Seismic Investigations Applied to Landscape Evolution and Tectonic Development: Valles Caldera, New Mexico and Guinea Plateau, West Africa
AuthorOlyphant, Jared Russell
AdvisorJohnson, Roy A.
MetadataShow full item record
PublisherThe University of Arizona.
RightsCopyright © is held by the author. Digital access to this material is made possible by the University Libraries, University of Arizona. Further transmission, reproduction or presentation (such as public display or performance) of protected items is prohibited except with permission of the author.
EmbargoRelease after 17-Jan-2019
AbstractGeophysical investigation of the subsurface through seismic refraction and reflection methods provides an efficient and non-invasive means towards addressing geologic problems across multiple scales. Both seismic techniques, in an active-source exploration setting, involve inducing acoustic waves into the subsurface and measuring their propagation velocities and amplitudes. These measurements have physically-based relationships with the properties of the underlying strata, thus allowing changes in the seismic measurements to be interpreted with respect to changes in the subsurface geology. Two applications of the seismic method are presented in this dissertation: (1) shallow seismic refraction acquisition and processing applied to the near-surface investigations of soil and regolith, which constitute the Critical Zone (CZ), beneath the upland hillslopes of the Valles Caldera, New Mexico; (2) interpretation of 2-D and 3-D marine seismic reflection data that image the upper 10-km of the crust beneath the Southern Guinea Plateau, offshore Guinea, West Africa. In both cases, the seismic data provide necessary constraints for the generation of accurate subsurface models that permit further geophysical modeling. The near-surface results, presented in Appendix A, provided a rich dataset of weathered thicknesses across hillslopes that supported an investigation of potential relationships between CZ geologic architecture and topographic attributes. Quantified relationships suggest that calibrated predictions based on the topography can provide first-order estimates of regolith thickness across upland landscapes. These results add to the ongoing CZ-science endeavor to understand proposed links between subsurface weathering processes and their surface expressions. In Appendix B, interpretations of high-resolution 3-D seismic data have illuminated deformational structures associated with Mesozoic rifting of the Southern Guinea Plateau. The interpretations were expanded onto regional 2-D seismic profiles, permitting a regional synthesis of the southern margin’s structural evolution. Additional tectonic subsidence and forward-gravity modeling highlight the influence of Jurassic rifting on the Southern Guinea Plateau prior to Early-Cretaceous rifting and separation, as well as crustal thickness estimates from the continental shelf out towards oceanic crust. Lastly, the Guinea-Demerara conjugate plateaus, and their associated deformations, were restored to 100 Ma, revealing an apparent upper-crustal asymmetry between the two margins. Appendix C presents two seismic-exploration methodologies based on 3-D seismic reflection data: (1) the calculation and interpretation of two co-rendered volumetric seismic attributes – most-positive curvature and semblance; (2) numerically modeling the tectonic subsidence of an entire 3-D seismic survey. Both techniques are used to address the inherent difficulty in interpreting the extent to which Jurassic rifting affected the Southern Guinea Plateau. Furthermore, the numerical model of subsidence provides a new exploration technique towards qualitatively and quantitatively assisting in the assessment of potential hydrocarbon-bearing basins.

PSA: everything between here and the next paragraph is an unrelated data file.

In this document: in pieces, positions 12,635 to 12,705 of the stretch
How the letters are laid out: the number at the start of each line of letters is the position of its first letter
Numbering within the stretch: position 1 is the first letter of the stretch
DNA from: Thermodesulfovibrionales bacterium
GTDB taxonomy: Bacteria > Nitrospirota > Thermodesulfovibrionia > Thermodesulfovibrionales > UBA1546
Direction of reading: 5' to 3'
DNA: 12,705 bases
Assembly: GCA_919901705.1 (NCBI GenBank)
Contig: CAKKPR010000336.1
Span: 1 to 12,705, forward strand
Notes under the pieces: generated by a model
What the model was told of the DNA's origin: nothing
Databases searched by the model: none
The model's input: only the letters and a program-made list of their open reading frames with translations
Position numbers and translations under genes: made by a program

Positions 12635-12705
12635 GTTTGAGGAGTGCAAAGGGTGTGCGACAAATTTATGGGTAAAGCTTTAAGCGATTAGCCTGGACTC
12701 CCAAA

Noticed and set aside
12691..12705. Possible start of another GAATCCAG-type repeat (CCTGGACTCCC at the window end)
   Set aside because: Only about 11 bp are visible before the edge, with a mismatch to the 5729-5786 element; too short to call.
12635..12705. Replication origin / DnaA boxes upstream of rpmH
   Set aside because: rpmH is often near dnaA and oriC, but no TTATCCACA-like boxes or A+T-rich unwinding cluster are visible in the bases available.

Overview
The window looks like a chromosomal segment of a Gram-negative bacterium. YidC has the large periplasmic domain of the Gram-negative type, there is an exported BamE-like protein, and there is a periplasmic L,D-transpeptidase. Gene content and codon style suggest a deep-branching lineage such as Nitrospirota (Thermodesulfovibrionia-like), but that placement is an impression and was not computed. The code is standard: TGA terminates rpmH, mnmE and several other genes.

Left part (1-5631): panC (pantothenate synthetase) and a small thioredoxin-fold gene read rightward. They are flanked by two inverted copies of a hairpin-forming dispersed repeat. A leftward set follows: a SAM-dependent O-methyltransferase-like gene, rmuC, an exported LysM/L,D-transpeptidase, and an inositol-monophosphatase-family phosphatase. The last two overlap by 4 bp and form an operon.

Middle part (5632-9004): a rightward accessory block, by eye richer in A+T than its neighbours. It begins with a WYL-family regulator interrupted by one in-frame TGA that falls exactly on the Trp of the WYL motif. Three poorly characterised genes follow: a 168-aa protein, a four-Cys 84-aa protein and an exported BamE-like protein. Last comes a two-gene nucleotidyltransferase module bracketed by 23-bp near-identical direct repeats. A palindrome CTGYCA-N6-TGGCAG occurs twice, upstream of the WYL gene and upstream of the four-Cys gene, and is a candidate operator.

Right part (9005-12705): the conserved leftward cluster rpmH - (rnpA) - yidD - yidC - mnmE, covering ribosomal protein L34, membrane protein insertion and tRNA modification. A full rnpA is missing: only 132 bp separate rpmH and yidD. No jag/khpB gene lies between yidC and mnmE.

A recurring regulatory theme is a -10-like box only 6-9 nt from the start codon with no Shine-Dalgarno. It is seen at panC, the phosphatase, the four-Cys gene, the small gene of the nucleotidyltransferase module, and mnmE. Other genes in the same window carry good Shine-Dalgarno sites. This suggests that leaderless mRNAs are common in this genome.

Degree ProgramGraduate College